What is a Distributed Ledger?
What is a Distributed Ledger?
Last updated: March 26, 2017 10:38 am
Ledgers, the foundation of accounting, are as ancient as writing and money.
Their medium has been clay, wooden tally sticks (that were a fire hazard), stone, papyrus and paper. Once computers became normalized in the 1980s and ’90s, paper records were digitized, often by manual data entry.
These early digital ledgers mimicked the cataloguing and accounting of the paper-based world, and it could be said that digitization has been applied more to the logistics of paper documents rather than their creation. Paper-based institutions remain the backbone of our society: money, seals, written signatures, bills, certificates and the use of double-entry bookkeeping.
Computing power and breakthroughs in cryptography, along with the discovery and use of some new and interesting algorithms, have allowed the creation of distributed ledgers.
In its simplest form, a distributed ledger is a database held and updated independently by each participant (or node) in a large network. The distribution is unique: records are not communicated to various nodes by a central authority, but are instead independently constructed and held by every node. That is, every single node on the network processes every transaction, coming to its own conclusions and then voting on those conclusions to make certain the majority agree with the conclusions.
Once there is this consensus, the distributed ledger has been updated, and all nodes maintain their own identical copy of the ledger. This architecture allows for a new dexterity as a system of record that goes beyond being a simple database.
Distributed Ledgers are a dynamic form of media and have properties and capabilities that go far beyond static paper-based ledgers. For more on this, please read our guide “What Can a Blockchain Do?” For now, the short version is they enable us to formalize and secure new kinds of relationships in the digital world.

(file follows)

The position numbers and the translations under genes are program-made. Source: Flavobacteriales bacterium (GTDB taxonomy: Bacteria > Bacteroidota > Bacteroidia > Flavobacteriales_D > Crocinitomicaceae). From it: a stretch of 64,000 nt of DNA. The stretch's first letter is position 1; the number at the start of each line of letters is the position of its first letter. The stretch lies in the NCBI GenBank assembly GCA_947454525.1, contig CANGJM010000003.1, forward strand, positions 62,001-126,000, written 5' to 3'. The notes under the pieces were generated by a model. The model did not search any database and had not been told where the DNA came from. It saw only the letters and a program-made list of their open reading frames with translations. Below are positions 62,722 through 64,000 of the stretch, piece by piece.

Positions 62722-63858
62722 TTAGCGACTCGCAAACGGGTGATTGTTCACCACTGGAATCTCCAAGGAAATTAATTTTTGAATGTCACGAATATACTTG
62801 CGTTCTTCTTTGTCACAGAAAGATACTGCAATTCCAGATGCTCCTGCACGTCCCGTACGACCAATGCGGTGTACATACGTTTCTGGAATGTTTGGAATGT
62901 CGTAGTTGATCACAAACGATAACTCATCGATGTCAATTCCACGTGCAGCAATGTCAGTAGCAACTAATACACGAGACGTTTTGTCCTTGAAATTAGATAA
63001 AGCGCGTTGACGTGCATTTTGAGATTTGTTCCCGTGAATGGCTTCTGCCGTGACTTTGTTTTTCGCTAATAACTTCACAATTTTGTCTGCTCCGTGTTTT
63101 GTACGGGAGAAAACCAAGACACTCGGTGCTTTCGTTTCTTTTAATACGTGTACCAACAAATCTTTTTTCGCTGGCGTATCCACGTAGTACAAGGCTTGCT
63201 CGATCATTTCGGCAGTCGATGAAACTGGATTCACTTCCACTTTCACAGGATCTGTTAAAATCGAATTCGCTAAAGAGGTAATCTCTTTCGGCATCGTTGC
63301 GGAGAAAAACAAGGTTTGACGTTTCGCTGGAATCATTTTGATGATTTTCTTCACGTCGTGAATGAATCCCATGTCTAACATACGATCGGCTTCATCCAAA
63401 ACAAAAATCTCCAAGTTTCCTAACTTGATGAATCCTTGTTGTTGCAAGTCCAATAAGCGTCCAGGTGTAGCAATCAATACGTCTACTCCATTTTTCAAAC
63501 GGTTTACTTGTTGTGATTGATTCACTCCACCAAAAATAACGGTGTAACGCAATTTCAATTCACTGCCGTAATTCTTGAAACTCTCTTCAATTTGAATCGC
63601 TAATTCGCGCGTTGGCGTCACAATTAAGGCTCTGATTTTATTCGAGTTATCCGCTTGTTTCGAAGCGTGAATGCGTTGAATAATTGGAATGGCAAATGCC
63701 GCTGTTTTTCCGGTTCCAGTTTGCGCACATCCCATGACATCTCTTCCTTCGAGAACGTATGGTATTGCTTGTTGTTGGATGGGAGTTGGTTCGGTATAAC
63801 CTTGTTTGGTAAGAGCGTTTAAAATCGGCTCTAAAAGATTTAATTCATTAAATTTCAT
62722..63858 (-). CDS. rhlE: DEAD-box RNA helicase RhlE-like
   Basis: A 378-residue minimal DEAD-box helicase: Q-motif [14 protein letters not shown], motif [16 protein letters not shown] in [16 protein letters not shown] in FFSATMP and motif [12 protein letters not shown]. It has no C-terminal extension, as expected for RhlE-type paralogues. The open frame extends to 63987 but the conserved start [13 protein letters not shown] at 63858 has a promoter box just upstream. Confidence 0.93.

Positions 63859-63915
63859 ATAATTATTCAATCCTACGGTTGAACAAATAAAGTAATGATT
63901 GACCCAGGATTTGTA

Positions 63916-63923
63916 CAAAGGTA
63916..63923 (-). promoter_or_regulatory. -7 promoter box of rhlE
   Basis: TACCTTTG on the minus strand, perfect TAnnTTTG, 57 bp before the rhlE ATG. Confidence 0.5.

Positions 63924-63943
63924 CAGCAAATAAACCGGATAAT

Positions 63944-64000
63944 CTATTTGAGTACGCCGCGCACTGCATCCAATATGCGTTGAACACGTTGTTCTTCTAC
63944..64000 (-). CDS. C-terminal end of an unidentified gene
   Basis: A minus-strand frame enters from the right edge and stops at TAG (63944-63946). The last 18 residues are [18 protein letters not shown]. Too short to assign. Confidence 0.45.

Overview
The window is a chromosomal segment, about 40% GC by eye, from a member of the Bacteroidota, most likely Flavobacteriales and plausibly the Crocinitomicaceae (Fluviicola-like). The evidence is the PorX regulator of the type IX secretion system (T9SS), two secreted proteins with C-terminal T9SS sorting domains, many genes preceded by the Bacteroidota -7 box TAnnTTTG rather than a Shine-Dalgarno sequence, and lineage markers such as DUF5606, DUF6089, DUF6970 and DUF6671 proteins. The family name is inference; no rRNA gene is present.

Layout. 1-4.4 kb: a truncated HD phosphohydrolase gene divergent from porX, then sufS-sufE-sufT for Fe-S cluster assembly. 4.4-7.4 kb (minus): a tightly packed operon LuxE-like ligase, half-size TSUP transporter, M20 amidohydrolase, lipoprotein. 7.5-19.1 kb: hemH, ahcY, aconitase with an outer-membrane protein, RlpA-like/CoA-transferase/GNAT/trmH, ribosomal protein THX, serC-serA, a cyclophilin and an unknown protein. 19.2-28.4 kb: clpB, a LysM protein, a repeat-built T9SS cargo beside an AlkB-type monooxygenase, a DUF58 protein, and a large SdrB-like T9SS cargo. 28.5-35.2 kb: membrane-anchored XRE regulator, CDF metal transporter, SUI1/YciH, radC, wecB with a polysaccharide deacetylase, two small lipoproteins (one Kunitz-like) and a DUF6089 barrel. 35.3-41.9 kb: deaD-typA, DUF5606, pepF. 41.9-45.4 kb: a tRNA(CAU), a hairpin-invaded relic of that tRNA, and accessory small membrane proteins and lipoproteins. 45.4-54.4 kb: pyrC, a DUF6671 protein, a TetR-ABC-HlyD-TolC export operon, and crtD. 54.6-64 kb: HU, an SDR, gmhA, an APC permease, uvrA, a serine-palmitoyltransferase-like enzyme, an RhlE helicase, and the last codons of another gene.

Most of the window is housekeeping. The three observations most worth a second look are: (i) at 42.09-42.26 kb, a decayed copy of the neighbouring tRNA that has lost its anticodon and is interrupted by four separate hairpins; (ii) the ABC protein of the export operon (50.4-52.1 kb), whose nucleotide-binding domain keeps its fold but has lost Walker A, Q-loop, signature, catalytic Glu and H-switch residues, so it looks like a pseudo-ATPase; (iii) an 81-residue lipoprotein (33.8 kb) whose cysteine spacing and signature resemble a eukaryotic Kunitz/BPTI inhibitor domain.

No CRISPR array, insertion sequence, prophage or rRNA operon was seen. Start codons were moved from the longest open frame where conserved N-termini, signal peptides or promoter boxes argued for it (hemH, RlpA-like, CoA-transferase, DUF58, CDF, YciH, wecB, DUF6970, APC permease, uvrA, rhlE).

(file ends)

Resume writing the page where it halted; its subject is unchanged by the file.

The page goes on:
The gist of these new kinds of relationships is that the cost of trust (heretofore provided by notaries, lawyers, banks, regulatory compliance officers, governments, etc…) is avoided by the architecture and qualities of distributed ledgers.
Our Wikipedia analogy in our guide “What is Blockchain Technology?” hints at the power of these new kinds of relationships.
The invention of distributed ledgers represents a revolution in how information is gathered and communicated. It applies to both static data (a registry), and dynamic data (transactions). Distributed ledgers allow users to move beyond the simple custodianship of a database and divert energy to how we use, manipulate and extract value from databases — less about maintaining a database, more about managing a system of record.
Authored by Nolan Bauerle; images by Maria Kuznetsov
Article Source: http://www.coindesk.com
A Beginner’s Guide to Blockchain Technology
- Can Bitcoin Scale?
- How Bitcoin Mining Works
- How Can I Buy Bitcoins?
- How Could Blockchain Technology Change Finance?
- How do Bitcoin Transactions Work?
- How Do Ethereum Smart Contracts Work?
- How Does Blockchain Technology Work?
- How Does Cloud Mining Bitcoin Work?
- How Ethereum Mining Works
- How Ethereum Works
- How to Make a Paper Bitcoin Wallet
- How to Mine Ethereum
- How to Mine Litecoin and other Altcoins
- How to Set Up a Bitcoin Miner
- How to Store Your Bitcoins
- How to Use Ethereum
- What are Bitcoin Mining Pools?
- What are Blockchain’s Issues and Limitations?
- What Are the Applications and Use Cases of Blockchains?
- What Can a Blockchain Do?
- What Can You Buy with Bitcoin?
- What is a DAO?
- What is a Decentralized Application?
- What is a Distributed Ledger?
- What is Bitcoin?
- What is Blockchain Technology?
- What is Ether?
- What is Ethereum?
- What is SegWit?
- What is the Difference Between a Blockchain and a Database?
- What is the Difference Between Litecoin and Bitcoin?
- What is the Difference Between Public and Permissioned Blockchains?
- What is the Lightning Network?
- Who Created Ethereum?
- Who is Satoshi Nakamoto?
- Why Use a Blockchain?
- Why Use Bitcoin?
- You Can Now Get Paid (A Little) For Using Bitcoin’s Lightning Network
August 14, 2018 9:25 AM | By Jit Sutradhar
- Below $200 Billion: Crypto Market Sinks to New 2018 Low
August 14, 2018 9:15 AM | By Jit Sutradhar
- Bitcoin Price Hits 7-Month High Against Turkish Lira
August 14, 2018 9:06 AM | By Jit Sutradhar
- Korea’s Jeju Island Seeks to Become an ICO Hub Despite Domestic Ban
August 14, 2018 8:56 AM | By Jit Sutradhar
You Can Now Get Paid (A Little) For Using Bitcoin’s Lightning Network
In Rare Decision, ICO Founders Will Delay Crypto Paydays – For a Decade
Crypto Unicorn Bitmain Weighs $18 Billion IPO, One of World’s Largest
Bitcoin Dominance Rate Hits 50% For First Time in 2018
Volumes Surge on Turkey’s Crypto Exchanges as Lira Tanks